Some NFL players will donate part of their paychecks from the league’s Dec. 23 games to help needy retired players.
Kansas City Chiefs lineman Kyle Turley said at a news conference to announce the plan Tuesday at Mike Ditka’s restaurant that he will donate his entire $25,000 paycheck.
Ditka has been vocal in publicizing the plight of former players who struggle with the effects of lingering physical problems.
“We make a lot of money playing this game and it’s because of the guys that played before us,” Turley said.
Perhaps best known for ripping the helmet off a player who grabbed his teammate’s facemask and tossing it downfield while with New Orleans, Turley is the first active player to launch an initiative to help needy former players.
His effort is the latest chapter in a very public and bitter feud between retired players and the NFL Players Association. Ditka and others say the union refuses to award disability benefits to former players. In recent months, they publicized the plight of retired players wiped out financially by the cost of multiple surgeries and injuries that have left them unable to work.
They’ve told the stories of former players such as Mike Webster, the Hall of Fame center of the Pittsburgh Steelers who died homeless in 2002 after suffering from mental illness widely attributed to head injuries sustained as a player.
The union and the league have defended the disability system. NFL commissioner Roger Goodell told a Senate hearing in September that the league is boosting benefits when many companies around the nation are reducing them. And Gene Upshaw, executive director of the players association, has told the Senate that Congress should give the players’ union greater authority to approve disability claims.
NFLPA spokesman Carl Francis declined comment on Turley’s announcement, saying the union was focused on Tuesday’s shooting death of Washington Redskins safety Sean Taylor.
Turley said reading about the Congressional hearings and in particular the emotional stories about players he admired as a boy prompted him to donate his money and ask his fellow players to do the same.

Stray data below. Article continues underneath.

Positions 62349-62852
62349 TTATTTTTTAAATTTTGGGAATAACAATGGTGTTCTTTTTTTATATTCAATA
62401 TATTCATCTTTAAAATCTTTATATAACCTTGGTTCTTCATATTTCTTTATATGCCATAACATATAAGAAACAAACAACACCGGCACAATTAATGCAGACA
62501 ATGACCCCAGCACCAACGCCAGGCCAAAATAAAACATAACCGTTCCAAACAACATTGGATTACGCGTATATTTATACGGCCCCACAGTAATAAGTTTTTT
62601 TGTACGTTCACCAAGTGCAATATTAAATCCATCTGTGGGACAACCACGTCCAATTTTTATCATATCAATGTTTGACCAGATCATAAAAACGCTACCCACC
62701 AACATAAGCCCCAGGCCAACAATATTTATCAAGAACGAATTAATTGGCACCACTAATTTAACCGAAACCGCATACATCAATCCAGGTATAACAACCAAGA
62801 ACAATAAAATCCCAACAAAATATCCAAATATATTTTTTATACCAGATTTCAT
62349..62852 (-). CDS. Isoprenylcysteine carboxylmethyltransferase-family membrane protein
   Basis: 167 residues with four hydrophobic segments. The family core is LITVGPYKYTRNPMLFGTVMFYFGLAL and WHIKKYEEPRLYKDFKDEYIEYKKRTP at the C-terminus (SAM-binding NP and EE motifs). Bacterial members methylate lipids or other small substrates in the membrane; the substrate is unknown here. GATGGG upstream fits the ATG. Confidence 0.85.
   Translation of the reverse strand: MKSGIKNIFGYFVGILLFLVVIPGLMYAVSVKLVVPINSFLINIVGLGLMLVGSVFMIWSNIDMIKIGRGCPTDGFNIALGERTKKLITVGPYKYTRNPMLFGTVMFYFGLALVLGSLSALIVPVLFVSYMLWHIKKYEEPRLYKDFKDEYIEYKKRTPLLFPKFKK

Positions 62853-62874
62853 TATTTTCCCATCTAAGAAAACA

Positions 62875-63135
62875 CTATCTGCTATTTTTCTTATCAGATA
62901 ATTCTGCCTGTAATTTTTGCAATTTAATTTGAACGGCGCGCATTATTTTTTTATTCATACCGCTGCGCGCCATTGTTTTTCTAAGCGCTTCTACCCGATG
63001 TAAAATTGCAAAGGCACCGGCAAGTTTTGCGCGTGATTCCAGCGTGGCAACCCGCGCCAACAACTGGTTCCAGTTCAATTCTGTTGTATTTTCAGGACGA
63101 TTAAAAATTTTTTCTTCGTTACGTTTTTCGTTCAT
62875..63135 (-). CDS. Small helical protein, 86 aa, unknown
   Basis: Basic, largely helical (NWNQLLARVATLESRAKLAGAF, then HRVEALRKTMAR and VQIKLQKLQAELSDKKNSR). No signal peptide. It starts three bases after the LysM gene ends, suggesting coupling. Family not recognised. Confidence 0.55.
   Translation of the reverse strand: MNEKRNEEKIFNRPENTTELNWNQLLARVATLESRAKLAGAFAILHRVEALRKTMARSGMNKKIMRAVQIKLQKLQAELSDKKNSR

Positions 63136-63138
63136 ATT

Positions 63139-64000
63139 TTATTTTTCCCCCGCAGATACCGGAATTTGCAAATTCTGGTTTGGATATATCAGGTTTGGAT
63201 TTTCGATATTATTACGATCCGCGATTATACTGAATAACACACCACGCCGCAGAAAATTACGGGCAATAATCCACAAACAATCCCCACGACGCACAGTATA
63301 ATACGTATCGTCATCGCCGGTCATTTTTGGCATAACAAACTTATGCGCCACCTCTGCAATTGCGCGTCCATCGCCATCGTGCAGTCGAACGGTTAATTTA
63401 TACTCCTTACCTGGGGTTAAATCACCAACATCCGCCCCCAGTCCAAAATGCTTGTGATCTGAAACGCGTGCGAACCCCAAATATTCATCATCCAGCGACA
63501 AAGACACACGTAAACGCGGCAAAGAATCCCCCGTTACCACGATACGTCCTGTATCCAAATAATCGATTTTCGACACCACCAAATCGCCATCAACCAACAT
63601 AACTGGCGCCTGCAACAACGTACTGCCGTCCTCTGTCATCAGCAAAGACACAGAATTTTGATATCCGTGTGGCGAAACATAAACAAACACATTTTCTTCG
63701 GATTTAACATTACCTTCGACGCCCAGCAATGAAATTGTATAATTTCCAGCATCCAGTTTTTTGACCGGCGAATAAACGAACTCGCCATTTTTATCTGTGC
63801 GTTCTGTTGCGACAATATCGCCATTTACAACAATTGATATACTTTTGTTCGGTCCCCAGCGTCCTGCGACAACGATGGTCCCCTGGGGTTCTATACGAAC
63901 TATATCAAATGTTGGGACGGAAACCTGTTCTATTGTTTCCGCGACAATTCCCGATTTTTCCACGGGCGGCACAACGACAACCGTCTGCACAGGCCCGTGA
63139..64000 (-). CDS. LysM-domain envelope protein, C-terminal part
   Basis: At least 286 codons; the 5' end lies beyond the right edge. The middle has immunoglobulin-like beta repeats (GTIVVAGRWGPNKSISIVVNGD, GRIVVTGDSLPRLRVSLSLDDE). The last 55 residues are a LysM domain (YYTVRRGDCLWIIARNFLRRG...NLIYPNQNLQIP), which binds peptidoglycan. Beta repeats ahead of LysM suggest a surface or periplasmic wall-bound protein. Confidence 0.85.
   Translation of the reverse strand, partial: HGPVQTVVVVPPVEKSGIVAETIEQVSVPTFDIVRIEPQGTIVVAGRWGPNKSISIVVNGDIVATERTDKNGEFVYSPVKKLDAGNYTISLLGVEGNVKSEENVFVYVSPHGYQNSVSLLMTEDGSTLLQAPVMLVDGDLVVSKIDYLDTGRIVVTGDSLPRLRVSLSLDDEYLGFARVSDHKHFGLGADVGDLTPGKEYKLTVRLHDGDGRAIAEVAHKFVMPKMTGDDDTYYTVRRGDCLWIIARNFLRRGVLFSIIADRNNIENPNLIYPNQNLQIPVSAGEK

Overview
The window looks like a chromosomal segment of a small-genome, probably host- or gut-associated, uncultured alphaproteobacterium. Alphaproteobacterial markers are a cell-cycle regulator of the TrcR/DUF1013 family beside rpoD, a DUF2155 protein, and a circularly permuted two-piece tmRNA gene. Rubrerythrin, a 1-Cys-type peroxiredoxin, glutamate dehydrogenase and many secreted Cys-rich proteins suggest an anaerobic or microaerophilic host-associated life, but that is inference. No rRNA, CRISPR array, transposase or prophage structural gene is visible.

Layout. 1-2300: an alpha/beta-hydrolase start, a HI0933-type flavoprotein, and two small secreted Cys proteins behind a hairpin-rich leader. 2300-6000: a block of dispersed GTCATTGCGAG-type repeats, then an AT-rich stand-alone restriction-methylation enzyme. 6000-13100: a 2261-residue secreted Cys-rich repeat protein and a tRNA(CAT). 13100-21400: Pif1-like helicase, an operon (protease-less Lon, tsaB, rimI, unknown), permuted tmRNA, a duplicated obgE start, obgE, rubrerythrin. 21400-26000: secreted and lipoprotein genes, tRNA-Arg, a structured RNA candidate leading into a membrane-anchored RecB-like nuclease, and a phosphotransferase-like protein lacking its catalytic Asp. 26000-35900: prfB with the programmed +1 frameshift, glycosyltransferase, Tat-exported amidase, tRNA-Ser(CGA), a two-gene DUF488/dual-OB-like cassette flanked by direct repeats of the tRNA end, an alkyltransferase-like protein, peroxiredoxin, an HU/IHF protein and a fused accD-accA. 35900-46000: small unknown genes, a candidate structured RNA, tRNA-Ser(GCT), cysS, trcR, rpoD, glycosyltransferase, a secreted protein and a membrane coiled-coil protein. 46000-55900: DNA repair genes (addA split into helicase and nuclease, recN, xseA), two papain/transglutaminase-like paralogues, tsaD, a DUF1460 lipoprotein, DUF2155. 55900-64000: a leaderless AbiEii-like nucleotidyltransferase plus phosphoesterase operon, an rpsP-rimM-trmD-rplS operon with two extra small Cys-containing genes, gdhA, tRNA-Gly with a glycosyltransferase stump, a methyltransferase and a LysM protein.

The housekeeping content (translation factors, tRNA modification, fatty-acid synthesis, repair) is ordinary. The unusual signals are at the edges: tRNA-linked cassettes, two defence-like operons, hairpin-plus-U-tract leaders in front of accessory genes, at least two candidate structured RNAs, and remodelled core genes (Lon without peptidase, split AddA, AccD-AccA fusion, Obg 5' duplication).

“Are we going to wait until guys die? Are we going to wait until guys commit suicide before we make a difference and change this thing?” he asked.
Ditka, who coached the Bears and Saints after a Hall of Fame playing career, has long been critical of the union for concentrating too much on current players and ignoring retirees’ health problems. On Tuesday, he warned today’s players that their injuries could someday leave them in desperate need of help, just like their predecessors.
Turley, who came back from a career-threatening back injury, also took up that theme.
“If this system doesn’t get fixed, no matter how much money you make ... you are a serious surgery away from being broke,” he said.
Turley also criticized Upshaw for dismissing former players such as Ditka and Hall of Fame running back Gale Sayers as “a bunch of crybabies,” and criticized the Web site page titled “The NFLPA Truth Squad: Facts vs. Fiction” that the union launched to “correct serious misstatements of fact” by former players.
“Who is it for another man to say another guy is a liar when he’s dealing with pain?” Turley said.
Turley added he did not know how much money he might raise. But he said he already has talked to as many as 20 players who said they will donate, and that he expected the number to grow when other players receive a letter he is sending out this week.